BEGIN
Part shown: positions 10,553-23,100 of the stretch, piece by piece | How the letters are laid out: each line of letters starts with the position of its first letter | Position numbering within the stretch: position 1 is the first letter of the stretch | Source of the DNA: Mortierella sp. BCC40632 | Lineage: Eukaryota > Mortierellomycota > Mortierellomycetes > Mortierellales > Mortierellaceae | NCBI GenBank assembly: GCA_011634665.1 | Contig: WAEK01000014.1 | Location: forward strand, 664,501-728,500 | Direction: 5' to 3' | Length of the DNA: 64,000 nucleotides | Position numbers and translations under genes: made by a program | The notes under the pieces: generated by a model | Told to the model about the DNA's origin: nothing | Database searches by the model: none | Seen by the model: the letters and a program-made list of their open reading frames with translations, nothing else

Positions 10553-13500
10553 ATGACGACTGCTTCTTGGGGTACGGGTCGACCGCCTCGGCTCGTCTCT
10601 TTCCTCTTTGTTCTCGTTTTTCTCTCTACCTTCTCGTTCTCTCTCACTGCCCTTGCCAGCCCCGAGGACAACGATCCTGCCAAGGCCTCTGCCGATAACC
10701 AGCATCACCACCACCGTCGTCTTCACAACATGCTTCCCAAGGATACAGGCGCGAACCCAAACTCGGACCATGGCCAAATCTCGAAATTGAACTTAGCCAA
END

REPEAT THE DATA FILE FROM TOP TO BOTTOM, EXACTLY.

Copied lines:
Part shown: positions 10,553-23,100 of the stretch, piece by piece | How the letters are laid out: each line of letters starts with the position of its first letter | Position numbering within the stretch: position 1 is the first letter of the stretch | Source of the DNA: Mortierella sp. BCC40632 | Lineage: Eukaryota > Mortierellomycota > Mortierellomycetes > Mortierellales > Mortierellaceae | NCBI GenBank assembly: GCA_011634665.1 | Contig: WAEK01000014.1 | Location: forward strand, 664,501-728,500 | Direction: 5' to 3' | Length of the DNA: 64,000 nucleotides | Position numbers and translations under genes: made by a program | The notes under the pieces: generated by a model | Told to the model about the DNA's origin: nothing | Database searches by the model: none | Seen by the model: the letters and a program-made list of their open reading frames with translations, nothing else

Positions 10553-13500
10553 ATGACGACTGCTTCTTGGGGTACGGGTCGACCGCCTCGGCTCGTCTCT
10601 TTCCTCTTTGTTCTCGTTTTTCTCTCTACCTTCTCGTTCTCTCTCACTGCCCTTGCCAGCCCCGAGGACAACGATCCTGCCAAGGCCTCTGCCGATAACC
10701 AGCATCACCACCACCGTCGTCTTCACAACATGCTTCCCAAGGATACAGGCGCGAACCCAAACTCGGACCATGGCCAAATCTCGAAATTGAACTTAGCCAA